RWC 2019: Organised chaos as Wales edge France in a repeat of 2011 World Cup semi-final

Matt Jones - Editor 17:24 20/10/2019
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Hadleigh Parkes celebrates Ross Moriarty's try.

Wales gained a semblance of revenge on France as they edged home in a thrilling Rugby World Cup quarter-final, beating Les Bleus 20-19 in Oita.

Warren Gatland’s men were behind until the 75th minute following a stunning display from the French, who first showed off their free-flowing attacking rugby to storm into 12-0 and 19-10 leads, before displaying resilience and grit to defy the Dragons after Sebastien Vahaamahina’s red card.

Vahaamahina, Charles Ollivon, and the brilliant Virimi Vakatawa had scored first-half tries for the French, Aaron Wainwright replying for Wales. And only Ross Moriarty’s late score, converted by Dan Biggar, edged Wales home by a point, following Vahaamahina’s exit for an elbow on Wainwright.

It was reminiscent of the semi-final eight years ago when Wales had Sam Warburton sent off but dug in and lost out on a place in the final by a point, losing 9-8.


Sebastien Vahaamahina saw red for an elbow on Aaron Wainwright.

Sebastien Vahaamahina saw red for an elbow on Aaron Wainwright.

It’s funny how the universe works. You sometimes hear in sport the phrase “you just couldn’t write it”, but there cannot have been more truth to the meaning of it than in Oita on Sunday.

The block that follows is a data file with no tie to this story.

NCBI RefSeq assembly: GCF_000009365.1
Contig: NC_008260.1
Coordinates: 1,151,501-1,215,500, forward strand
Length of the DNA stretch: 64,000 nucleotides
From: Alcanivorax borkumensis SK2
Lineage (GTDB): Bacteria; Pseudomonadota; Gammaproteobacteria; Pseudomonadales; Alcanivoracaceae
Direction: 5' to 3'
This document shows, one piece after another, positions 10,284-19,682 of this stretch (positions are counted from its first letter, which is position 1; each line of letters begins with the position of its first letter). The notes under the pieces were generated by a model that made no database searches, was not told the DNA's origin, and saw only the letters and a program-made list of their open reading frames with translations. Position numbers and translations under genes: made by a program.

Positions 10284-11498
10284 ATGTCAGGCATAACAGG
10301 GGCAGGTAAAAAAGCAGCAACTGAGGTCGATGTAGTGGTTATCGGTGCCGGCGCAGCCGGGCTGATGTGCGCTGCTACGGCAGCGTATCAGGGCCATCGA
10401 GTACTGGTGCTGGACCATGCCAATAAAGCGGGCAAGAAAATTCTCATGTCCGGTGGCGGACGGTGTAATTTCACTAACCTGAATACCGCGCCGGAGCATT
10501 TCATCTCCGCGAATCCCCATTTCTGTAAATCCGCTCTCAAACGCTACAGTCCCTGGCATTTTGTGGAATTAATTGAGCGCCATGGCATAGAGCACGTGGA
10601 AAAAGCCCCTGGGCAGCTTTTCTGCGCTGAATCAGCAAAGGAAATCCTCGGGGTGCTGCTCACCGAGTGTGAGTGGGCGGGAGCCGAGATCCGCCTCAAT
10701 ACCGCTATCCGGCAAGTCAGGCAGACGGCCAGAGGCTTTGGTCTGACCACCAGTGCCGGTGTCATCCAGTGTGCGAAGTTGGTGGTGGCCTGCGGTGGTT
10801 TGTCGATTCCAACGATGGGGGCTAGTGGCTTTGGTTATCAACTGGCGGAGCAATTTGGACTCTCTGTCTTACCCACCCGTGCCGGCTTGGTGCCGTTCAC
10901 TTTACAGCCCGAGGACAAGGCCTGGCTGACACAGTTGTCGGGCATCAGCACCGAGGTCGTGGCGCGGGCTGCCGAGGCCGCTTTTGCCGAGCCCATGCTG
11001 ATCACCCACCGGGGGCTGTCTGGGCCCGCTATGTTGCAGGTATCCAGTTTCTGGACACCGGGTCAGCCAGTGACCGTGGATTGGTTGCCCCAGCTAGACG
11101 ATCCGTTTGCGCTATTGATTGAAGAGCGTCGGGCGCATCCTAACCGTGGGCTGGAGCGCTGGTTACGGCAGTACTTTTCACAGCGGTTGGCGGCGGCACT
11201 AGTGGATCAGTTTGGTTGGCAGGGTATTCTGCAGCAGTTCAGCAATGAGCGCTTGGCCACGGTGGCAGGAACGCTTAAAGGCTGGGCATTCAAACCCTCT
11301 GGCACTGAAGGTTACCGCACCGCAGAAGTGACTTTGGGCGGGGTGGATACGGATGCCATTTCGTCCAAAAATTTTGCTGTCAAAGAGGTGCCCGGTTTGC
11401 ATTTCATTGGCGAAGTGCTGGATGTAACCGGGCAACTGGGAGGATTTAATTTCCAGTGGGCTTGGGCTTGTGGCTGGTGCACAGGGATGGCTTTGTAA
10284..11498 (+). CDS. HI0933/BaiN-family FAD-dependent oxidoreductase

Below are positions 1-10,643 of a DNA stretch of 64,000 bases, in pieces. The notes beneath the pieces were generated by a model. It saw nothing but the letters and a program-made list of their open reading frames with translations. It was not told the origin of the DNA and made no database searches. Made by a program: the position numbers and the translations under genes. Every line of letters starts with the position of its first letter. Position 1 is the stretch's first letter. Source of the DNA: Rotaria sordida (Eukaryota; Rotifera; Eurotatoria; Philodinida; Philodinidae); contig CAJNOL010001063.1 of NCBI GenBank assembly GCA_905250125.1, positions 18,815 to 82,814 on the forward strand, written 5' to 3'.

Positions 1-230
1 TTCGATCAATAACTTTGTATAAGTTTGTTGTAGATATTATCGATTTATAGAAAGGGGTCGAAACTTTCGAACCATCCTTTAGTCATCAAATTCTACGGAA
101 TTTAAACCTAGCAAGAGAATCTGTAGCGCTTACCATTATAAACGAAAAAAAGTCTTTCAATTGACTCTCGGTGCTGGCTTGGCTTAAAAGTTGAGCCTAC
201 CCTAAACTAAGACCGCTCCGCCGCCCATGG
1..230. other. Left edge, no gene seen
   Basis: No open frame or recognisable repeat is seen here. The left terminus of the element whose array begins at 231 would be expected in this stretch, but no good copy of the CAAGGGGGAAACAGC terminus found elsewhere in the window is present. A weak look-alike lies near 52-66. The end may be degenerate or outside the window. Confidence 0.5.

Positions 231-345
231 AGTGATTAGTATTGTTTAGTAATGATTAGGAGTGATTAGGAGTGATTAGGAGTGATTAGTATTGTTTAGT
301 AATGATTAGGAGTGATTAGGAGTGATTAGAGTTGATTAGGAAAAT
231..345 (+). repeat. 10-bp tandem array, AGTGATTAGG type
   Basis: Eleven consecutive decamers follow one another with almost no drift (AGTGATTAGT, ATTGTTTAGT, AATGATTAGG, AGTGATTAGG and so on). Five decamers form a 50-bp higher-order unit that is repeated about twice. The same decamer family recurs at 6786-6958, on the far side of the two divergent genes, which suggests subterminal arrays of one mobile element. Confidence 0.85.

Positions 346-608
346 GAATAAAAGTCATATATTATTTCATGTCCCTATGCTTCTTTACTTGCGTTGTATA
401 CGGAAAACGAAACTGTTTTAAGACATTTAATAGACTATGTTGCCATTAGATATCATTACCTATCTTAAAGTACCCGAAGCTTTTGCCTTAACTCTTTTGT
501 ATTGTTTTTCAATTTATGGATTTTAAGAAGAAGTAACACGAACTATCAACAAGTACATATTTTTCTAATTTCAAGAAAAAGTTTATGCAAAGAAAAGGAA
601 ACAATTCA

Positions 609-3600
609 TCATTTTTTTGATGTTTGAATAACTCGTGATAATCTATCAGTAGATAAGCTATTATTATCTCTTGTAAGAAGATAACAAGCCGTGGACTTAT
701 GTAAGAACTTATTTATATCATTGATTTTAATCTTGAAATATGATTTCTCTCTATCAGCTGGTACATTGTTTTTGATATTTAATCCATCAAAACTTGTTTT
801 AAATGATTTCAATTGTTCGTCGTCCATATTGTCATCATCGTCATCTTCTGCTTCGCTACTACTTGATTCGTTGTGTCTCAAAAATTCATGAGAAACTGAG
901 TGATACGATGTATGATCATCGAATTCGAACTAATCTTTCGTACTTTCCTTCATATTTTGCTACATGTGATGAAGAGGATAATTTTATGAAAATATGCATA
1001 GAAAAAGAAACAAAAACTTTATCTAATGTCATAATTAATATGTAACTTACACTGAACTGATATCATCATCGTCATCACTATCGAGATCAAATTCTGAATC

On October 15, 2011, France beat Wales to reach their third World Cup final. The result came after a red card for their opponents but only following a mighty scrap and a brave, spirited fight from the 14 men. Ultimately Wales were vanquished, France victorious.

Fast forward eight years – or 2,927 days – and Wales claimed a barely believable victory over Les Bleus to reach just a third-ever World Cup semi-final. They did so after a red card for their opponents and only following a mighty scrap and a brave, spirited fight from the 14 men. This time it was the men in blue left vanquished, the men in red victorious.

The irony is not lost on either set of fans. Inside Eden Park eight years ago, Wales fans had the life sucked out of them when Alain Rolland controversially sent captain Warburton off for a tip-tackle on France wing Vincent Clerc. Wales faced the prospect of playing 61 minutes down a man. France, seemingly, had a red carpet walk into the final.

It was anything but, though. A stirring, spirited second-half display kept them in the game and Mike Phillips even crossed for the only try with 23 minutes left to set up an epic finale. But Stephen Jones’ conversion struck the upright and Leigh Halfpenny missed a long-range penalty at the death as France held on.

Back to the present; an eerily similar scenario in Oita. The main difference being there was nothing controversial about Vahaamahina’s dismissal for a violent elbow to Wainwright’s face.

France faced 32 minutes a man down and yet, even though they did not add to their 19 points, they summoned a superhuman effort and forced a litany of mistakes from Wales that looked likely to cost them dearly.

Only Biggar’s conversion of Moriarty’s try five minutes from time edged his side ahead. And even then it was a nerve-jangling five minutes before they could celebrate.


Virimi Vakatawa had a storming game for France.

Virimi Vakatawa had a storming game for France.